``There was a big piece of grass out there that I tripped on,'' Foster said.
Even quarterbacks coach Randy Sanders had a victory cigar in his mouth.
``I thought that was only for a win over Alabama,'' someone told Sanders.
``Any win right now is a good enough,'' Sanders said of a team starved for victory.
But not all is well on The Hill. The Vols managed a measly 341 yards against a defense that had given up over 500 yards in four of its last five games. They had only 126 rushing yards against a 2-man front that was scissored for 200 yards by Alabama-Birmingham's Corey White.
Then there's the quarterback quandary.
Erik Ainge delivered another forgettable performance - he made you forget he was actually a good quarterback last year. He threw one interception and had another nullified by a penalty. He was benched after three series in favor of Clausen.
Clausen, who was 14 of 24 for 209 yards and two touchdowns, dug the Vols out of a 13-0 second-quarter hole, then made a bizarre statement after the game.
``Whether I play or I don't play, I don't care at this point,'' Clausen said.
Did he mean to say ``start'' instead of ``play''? Surely he cares if he plays.
As Clausen warmed up, he threw to a manager, perhaps not confident any of the receivers could consistently catch his throws.
So, you've got Clausen who doesn't care if he plays, and Ainge who's upset at being benched - again.
What's a head coach to do? Phillip Fulmer isn't sure. He wants Ainge to succeed and gain confidence and prove he's capable of handling the job next season. But all Ainge does is provide more evidence for doubt. He keeps making foolish mistake after foolish mistake.
``He's been very responsive during practice,'' Fulmer said of Ainge, who has completed 41 percent of his passes this year with three touchdown and seven interceptions.
``It's probably not fair to yank him that quick, but how else is he going to learn he's got take care of the football. The first one (interception) was kind of OK. . The second one turned out not to be an interception (because of a penalty) but it could have been. Just don't make that throw. Throw it out of bounds and let's punt.''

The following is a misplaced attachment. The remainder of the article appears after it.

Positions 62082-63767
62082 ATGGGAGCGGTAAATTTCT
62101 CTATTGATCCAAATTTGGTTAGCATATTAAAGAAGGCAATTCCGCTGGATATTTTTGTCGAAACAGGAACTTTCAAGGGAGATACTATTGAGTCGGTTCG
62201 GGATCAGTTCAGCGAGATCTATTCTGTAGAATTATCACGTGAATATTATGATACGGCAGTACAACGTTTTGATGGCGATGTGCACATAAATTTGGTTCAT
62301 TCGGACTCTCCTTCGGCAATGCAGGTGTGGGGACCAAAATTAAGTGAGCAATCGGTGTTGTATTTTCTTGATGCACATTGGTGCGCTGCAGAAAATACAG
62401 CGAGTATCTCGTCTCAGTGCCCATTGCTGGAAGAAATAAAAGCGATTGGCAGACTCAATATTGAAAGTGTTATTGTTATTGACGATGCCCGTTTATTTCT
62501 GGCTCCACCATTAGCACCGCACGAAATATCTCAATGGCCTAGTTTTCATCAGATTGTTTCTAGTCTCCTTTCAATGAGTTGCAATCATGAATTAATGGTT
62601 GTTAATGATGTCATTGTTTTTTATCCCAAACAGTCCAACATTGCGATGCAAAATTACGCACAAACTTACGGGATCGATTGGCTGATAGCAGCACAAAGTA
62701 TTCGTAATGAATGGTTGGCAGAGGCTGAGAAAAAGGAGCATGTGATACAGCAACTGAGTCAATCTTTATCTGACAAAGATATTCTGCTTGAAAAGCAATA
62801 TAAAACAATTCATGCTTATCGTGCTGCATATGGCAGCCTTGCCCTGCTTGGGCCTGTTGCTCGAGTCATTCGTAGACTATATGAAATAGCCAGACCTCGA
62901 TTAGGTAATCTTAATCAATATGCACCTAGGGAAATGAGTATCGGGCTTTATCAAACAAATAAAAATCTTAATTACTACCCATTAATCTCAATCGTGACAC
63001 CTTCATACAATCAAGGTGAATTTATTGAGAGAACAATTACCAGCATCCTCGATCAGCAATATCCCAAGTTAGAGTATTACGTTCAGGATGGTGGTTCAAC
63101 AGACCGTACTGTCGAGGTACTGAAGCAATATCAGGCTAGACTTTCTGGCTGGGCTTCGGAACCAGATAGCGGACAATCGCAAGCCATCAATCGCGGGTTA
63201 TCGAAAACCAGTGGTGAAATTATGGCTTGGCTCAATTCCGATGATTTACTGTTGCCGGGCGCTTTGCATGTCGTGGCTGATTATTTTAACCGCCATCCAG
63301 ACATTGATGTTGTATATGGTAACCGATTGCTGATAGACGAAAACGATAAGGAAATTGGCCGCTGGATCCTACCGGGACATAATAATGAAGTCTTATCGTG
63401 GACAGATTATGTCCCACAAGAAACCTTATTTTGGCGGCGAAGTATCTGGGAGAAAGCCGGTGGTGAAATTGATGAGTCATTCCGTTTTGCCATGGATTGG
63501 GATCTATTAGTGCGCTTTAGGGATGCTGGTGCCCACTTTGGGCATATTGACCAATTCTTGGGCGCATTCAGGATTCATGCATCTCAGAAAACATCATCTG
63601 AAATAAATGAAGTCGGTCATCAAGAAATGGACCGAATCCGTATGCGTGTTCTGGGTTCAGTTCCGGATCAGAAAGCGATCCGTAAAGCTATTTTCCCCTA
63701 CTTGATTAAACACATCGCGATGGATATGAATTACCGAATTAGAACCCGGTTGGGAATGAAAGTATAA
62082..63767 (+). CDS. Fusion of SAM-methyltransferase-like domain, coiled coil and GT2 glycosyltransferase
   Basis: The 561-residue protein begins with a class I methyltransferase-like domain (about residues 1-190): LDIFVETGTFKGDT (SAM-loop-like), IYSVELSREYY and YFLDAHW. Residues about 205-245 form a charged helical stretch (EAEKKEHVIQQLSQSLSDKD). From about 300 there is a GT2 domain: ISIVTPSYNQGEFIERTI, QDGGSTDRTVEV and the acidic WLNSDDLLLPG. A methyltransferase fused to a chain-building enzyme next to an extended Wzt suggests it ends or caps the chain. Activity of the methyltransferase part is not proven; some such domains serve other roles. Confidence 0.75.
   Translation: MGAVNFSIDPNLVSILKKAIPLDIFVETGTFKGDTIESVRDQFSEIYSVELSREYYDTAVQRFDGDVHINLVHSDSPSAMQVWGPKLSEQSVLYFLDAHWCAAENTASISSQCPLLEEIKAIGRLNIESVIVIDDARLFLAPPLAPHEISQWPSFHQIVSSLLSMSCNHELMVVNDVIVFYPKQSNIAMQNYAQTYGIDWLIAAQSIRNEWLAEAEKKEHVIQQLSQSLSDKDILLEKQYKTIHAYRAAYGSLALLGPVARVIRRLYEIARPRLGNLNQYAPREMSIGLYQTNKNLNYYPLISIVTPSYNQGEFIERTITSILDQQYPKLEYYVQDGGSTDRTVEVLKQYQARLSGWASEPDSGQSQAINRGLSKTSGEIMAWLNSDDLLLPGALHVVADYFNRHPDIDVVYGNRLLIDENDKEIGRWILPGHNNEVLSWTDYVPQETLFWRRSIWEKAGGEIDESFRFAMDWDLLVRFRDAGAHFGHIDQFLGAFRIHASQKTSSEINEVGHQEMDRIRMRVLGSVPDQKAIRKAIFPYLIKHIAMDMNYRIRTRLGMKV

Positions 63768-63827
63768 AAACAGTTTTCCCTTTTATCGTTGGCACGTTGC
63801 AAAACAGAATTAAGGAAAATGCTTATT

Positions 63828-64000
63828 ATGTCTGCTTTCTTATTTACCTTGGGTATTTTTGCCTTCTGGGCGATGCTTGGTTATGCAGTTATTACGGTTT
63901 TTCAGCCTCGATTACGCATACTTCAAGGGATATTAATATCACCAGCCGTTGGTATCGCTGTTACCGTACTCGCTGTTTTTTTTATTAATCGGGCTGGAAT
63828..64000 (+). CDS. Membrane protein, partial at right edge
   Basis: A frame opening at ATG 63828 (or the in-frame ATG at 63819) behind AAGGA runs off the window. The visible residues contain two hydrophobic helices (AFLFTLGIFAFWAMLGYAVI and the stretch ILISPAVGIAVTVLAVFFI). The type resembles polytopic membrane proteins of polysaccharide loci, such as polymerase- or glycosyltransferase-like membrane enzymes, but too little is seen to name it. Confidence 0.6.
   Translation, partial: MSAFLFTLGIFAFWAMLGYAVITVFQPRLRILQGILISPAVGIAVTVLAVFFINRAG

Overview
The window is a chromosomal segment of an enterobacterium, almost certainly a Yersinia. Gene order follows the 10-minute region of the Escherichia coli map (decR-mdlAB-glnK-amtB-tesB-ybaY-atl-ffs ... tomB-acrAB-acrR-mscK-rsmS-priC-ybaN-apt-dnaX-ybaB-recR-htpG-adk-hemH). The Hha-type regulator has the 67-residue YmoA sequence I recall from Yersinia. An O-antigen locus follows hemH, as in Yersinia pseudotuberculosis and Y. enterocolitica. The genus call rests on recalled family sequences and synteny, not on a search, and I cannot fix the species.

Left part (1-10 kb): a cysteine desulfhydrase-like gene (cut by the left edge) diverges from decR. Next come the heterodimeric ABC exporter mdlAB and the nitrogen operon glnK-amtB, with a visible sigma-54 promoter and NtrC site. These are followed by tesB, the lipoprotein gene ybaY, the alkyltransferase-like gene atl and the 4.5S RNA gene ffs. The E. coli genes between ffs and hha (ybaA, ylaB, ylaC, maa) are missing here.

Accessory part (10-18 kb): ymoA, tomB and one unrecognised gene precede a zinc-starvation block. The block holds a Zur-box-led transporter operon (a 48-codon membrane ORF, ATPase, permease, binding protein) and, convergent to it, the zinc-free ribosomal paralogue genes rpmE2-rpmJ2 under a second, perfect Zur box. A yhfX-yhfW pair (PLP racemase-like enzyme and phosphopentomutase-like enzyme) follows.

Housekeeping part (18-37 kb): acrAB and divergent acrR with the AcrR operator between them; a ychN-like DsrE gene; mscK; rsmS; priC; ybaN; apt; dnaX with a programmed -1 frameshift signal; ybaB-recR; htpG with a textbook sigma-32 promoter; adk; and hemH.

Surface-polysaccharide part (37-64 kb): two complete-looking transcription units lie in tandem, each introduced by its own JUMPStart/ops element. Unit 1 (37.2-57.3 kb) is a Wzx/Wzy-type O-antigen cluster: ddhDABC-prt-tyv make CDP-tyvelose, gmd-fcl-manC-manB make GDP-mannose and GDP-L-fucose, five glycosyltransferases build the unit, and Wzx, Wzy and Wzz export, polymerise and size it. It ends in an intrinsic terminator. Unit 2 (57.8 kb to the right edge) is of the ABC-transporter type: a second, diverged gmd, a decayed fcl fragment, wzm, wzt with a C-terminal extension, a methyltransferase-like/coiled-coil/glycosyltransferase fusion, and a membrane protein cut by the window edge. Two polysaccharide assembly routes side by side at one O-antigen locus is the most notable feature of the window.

Fulmer was asked how Ainge was able to set a school freshman-record for touchdown passes last season but play so poorly this season.
``I wish I could put my finger on it, I really, really do,'' Fulmer said. ``I can't. I don't know what the cause of it is. Maybe if we left him in another series, he gets composed and takes over, but at that point, I had to make a decision.''
Should Fulmer allow Ainge to play through his slump or bench Ainge for the rest of the season?
``Well, I don't know,'' said Fulmer, obviously perplexed. ``We're trying to play through it as much as we can. He's certainly had his good moments, but for whatever reason, it hasn't happened for him yet. My hope is he can fight through it because he's a talented young man.''
Ainge, a sophomore, said recently the game still has not slowed down for him. That, Fulmer says, is a surprise.
``As you get more experience, you should understand better,'' Fulmer said. ``Maybe the system has engulfed him a little bit. It's a fun offense when you've got command of it because you're basically in control of a lot of things. But I don't have an answer for you right now.
``He's not very happy right now, obviously. I'm happy to win but I'm not happy we have a young quarterback that's disturbed.''
Is Ainge unhappy because he played poorly or because he was benched?
``I think more with how he played, and the fact he didn't get to go back in, I guess,'' Fulmer said. ``I'd be disappointed if he wasn't disturbed or upset.''
So now what do you do if you're Fulmer?
You hand the keys to Clausen. He has proven he can beat mediocre teams like Vanderbilt and Kentucky. He did it last year. He did it against Memphis.
You shut down Ainge. If you've got the shanks, stay away from the golf course for a few weeks or a few months. Don't destroy Ainge's confidence any longer.
Let your new offensive coordinator try to dig Ainge out of his dilemma.
But don't let Ainge continue to bury himself, his confidence and his team.